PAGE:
If we push on an object in the forward direction while the object is
moving forward, we do positive work on the object. The object accelerates,
because we are pushing on it. F = ma. It gains kinetic energy. The
**translational kinetic energy** of an
object with mass m, whose center of mass is moving with speed v is K = ½mv^{2}.

Translational kinetic energy = ½ mass * speed^{2}

Kinetic energy increases quadratically with speed. When the speed of a car doubles, its energy increases by a factor of four.

A rotating object also has kinetic energy. When an object is rotating
about its center of mass, its **rotational kinetic
energy **is K = ½Iω^{2}.

Rotational kinetic energy = ½ moment of inertia * (angular speed)^{2}.

When the angular velocity of a spinning wheel doubles, its kinetic energy
increases by a factor of four.

When an object has translational as well as rotational motion, we can look at
the motion of the center of mass and the motion about the center of mass
separately. The total kinetic energy is the sum of the translational kinetic energy of the center
of mass (CM) and the rotational kinetic energy about
the CM.

Consider a wheel of radius r and mass m rolling on a flat surface in the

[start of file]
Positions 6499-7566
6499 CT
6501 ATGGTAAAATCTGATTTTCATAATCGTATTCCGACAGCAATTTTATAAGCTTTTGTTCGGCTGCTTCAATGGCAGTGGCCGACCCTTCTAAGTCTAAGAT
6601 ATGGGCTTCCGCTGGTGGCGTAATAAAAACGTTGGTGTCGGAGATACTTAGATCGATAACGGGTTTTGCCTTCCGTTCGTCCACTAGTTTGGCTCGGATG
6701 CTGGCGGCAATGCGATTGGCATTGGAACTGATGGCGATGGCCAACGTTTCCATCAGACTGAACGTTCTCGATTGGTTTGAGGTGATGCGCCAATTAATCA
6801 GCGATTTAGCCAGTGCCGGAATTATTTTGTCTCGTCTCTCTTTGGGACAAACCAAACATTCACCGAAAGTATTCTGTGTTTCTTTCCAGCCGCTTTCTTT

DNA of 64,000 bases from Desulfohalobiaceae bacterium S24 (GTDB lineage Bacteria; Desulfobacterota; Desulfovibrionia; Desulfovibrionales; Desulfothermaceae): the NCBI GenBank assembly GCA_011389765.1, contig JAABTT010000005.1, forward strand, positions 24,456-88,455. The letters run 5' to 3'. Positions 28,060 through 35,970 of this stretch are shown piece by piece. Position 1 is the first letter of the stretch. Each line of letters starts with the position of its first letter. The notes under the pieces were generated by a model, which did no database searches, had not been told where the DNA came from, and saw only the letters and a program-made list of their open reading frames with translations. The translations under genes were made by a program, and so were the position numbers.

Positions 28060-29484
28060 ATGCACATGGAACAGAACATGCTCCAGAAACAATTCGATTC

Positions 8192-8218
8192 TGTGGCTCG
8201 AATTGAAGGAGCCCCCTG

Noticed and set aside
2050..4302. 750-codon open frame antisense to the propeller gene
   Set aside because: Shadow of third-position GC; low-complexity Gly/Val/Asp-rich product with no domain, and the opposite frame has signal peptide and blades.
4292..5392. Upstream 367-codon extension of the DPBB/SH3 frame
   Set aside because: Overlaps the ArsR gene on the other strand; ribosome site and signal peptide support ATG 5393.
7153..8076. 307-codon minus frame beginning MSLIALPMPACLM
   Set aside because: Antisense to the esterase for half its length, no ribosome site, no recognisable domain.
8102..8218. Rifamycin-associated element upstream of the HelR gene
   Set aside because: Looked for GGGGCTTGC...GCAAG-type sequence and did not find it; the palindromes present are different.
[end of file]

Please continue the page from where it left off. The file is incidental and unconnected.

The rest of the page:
x-direction.

The displacement Δx and the angular displacement Δθ are related through
Δx = rΔθ.

The magnitudes of the linear velocity and the angular velocity are related through v_{CM }= rω.

The kinetic energy of the disk is the sum of the kinetic energy of the motion of the
center of mass ½mv_{CM}^{2 }= ½mr^{2}ω^{2},
and the kinetic energy of the motion about the center of mass, ½Iω^{2}.

Thee total kinetic energy is

KE_{tot} = ½mr^{2}ω^{2}
+ ½Iω^{2} = ½[mr^{2} + I]ω^{2} = ½[m + I/r^{2}]v^{2}.

Suppose you are designing a race bicycle and it comes time to work on the wheels. You are told that the wheels need to be of a certain mass but you may design them either as wheels with spokes (like traditional bike wheels) or you may make them as having solid rims all the way through. Which design would you pick given that the racing aspect of the machine is the most important? Please explain!

By clicking the button below, you
can play or to step through a video clip frame-by-frame. Each step
corresponds to a time interval of (1/30) s. In the clip the same torque acts on objects with
different moments of inertia. The torque is the product of a weight and a